— In the News —
Google Research announced last week that they are "thrilled to have mastered Go." It's definitely an interesting development and it's worth reading the announcement. But, as the discussion in this Hacker News thread makes clear, the AI Go story is far from over.
There's a lot of interesting discussion and worthwhile links in this Reddit AMA with Todd Hartman, Aneta Piekut and Mark Taylor from the Sheffield Methods Institute.
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— Projects —
The latest Knight News Challenge offered a pool of $3 million for innovative ideas that addressed the question: How might we make data work for individuals and communities? Selected from nearly 1100 entries, here are the winning projects.
— Tools and Techniques —
Very well-written article that describes how to take business factors into account when using machine learning and most importantly, why you should care.
Interested in learning about neural networks but not sure where to start? Here's a gentle introduction with worthwhile links and sample code.
— Resources —
The Elements of Python Style goes beyond PEP8 to discuss what makes Python code feel great. Along with syntax and module layout, this guide explores areas of paradigm, organization, and architecture.
In collaboration with Udacity, Google Research has launched a short, intensive course to help make deep learning even more accessible. The course is free, self-paced, and includes interactive TensorFlow notebooks.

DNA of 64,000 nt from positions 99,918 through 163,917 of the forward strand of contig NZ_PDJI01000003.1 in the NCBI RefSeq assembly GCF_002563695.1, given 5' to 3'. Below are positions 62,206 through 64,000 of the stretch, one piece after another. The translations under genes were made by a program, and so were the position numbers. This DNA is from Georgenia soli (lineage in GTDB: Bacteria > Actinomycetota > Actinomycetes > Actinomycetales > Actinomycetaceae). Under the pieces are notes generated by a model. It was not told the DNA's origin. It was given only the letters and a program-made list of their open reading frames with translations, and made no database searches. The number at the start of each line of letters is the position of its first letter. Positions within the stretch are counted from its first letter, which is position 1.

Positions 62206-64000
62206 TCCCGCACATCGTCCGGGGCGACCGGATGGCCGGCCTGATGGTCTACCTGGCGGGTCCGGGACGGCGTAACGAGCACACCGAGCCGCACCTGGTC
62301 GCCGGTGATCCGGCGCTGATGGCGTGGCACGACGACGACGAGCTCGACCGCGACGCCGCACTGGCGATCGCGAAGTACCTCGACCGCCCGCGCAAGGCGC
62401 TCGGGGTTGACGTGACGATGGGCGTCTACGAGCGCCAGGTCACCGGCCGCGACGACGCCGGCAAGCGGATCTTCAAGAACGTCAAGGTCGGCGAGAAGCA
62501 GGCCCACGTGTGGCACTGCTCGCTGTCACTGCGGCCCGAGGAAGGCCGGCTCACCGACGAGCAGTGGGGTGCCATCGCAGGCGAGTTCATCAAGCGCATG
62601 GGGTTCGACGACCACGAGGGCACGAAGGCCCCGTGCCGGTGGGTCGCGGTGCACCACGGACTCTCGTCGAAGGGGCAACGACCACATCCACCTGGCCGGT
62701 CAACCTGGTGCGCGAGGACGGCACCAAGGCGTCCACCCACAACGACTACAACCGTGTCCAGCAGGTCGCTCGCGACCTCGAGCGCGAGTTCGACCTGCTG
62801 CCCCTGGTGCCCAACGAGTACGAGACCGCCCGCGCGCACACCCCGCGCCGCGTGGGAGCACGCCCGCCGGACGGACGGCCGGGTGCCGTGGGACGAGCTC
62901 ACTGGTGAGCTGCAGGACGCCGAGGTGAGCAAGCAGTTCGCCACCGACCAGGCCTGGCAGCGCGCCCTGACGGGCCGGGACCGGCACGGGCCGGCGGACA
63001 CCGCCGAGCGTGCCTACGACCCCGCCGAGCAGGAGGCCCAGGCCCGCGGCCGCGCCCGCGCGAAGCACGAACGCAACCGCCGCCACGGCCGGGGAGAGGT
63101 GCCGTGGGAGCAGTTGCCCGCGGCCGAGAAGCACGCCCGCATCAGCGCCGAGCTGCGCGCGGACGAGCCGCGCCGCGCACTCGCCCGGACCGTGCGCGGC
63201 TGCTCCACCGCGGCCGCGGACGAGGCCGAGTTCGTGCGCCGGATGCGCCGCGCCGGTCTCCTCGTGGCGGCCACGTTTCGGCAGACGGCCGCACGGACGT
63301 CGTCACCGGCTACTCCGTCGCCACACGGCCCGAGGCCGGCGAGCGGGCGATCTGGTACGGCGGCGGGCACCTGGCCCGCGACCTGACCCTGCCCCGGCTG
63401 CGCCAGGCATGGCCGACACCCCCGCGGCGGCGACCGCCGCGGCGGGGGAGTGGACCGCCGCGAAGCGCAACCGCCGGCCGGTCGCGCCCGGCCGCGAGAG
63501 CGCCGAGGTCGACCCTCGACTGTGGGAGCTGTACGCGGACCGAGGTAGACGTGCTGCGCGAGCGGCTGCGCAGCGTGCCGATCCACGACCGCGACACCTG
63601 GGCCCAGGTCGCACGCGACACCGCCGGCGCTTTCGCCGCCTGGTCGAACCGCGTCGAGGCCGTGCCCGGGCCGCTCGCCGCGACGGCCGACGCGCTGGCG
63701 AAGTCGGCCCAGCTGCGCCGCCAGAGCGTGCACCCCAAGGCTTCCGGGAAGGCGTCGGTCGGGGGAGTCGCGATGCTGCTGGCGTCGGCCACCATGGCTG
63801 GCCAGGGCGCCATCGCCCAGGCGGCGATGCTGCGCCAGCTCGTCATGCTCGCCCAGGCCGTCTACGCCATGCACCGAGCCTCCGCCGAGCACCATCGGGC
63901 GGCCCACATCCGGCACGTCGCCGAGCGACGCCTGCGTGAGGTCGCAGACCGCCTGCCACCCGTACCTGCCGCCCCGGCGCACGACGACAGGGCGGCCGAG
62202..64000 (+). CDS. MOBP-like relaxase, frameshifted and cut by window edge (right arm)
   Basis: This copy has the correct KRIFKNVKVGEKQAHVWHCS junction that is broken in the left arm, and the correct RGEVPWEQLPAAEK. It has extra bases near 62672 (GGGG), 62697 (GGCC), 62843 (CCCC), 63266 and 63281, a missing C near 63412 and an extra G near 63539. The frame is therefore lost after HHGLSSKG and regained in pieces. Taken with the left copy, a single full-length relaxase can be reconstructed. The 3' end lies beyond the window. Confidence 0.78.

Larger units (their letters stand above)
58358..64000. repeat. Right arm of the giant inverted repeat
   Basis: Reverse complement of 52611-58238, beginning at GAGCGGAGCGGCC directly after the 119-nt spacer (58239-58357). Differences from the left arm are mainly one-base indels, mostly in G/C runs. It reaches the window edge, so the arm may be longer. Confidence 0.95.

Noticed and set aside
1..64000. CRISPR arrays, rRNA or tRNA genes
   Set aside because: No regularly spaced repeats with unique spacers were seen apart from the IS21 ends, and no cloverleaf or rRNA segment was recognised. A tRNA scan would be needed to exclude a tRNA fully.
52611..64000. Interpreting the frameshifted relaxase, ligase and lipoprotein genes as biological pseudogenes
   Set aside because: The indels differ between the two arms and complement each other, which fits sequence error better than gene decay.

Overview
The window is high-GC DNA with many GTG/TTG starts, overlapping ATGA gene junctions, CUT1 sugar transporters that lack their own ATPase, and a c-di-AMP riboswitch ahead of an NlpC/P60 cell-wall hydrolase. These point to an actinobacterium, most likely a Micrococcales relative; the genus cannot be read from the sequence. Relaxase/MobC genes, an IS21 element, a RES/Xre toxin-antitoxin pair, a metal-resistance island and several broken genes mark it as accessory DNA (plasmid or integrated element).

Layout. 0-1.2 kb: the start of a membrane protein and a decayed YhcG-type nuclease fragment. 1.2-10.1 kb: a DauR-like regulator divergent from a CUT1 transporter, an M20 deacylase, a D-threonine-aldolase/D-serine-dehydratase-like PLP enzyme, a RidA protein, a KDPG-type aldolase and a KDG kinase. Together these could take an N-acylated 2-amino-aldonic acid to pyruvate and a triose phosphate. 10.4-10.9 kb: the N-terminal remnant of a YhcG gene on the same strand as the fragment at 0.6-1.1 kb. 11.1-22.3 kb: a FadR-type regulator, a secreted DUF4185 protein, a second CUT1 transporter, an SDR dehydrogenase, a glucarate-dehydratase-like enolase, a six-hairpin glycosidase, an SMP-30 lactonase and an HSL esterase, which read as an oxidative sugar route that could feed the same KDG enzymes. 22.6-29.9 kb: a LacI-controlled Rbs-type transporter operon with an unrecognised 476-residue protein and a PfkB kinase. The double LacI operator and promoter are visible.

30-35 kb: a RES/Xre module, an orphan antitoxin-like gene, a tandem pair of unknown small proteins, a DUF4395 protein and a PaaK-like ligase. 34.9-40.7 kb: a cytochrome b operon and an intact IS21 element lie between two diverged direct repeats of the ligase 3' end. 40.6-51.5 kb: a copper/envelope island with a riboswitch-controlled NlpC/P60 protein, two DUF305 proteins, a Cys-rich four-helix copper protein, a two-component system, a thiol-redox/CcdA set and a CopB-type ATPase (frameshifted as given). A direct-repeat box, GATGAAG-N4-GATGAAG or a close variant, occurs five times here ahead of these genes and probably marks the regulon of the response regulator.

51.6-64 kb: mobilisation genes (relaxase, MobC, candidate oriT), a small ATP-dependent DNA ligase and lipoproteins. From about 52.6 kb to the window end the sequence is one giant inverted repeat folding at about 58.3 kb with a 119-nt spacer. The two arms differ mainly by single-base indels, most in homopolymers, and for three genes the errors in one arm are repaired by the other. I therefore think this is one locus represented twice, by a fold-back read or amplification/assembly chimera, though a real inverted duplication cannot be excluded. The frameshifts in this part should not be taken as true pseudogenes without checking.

— Data Viz —
Project Ukko presents a novel way to spot patterns in seasonal wind prediction data. Whether you're interested in wind prediction data or not, the write-up that describes the thinking behind this project is fantastic!
The challenge here is to find a way to see an entire season of basketball at once. This approach by Adam Pearce is interesting, fun to explore, and his post includes links to several related and worthwhile articles.
ggplot2 now has an official extension mechanism. This means that users can now easily create their own stats, geoms and positions, and provide them in other packages. This site showcases those extensions. Submissions are welcome.
— About —
Data Elixir is curated and maintained by @lonriesberg. If you find this newsletter worthwhile, please help spread the word! Forward to your colleagues or share on your favorite network: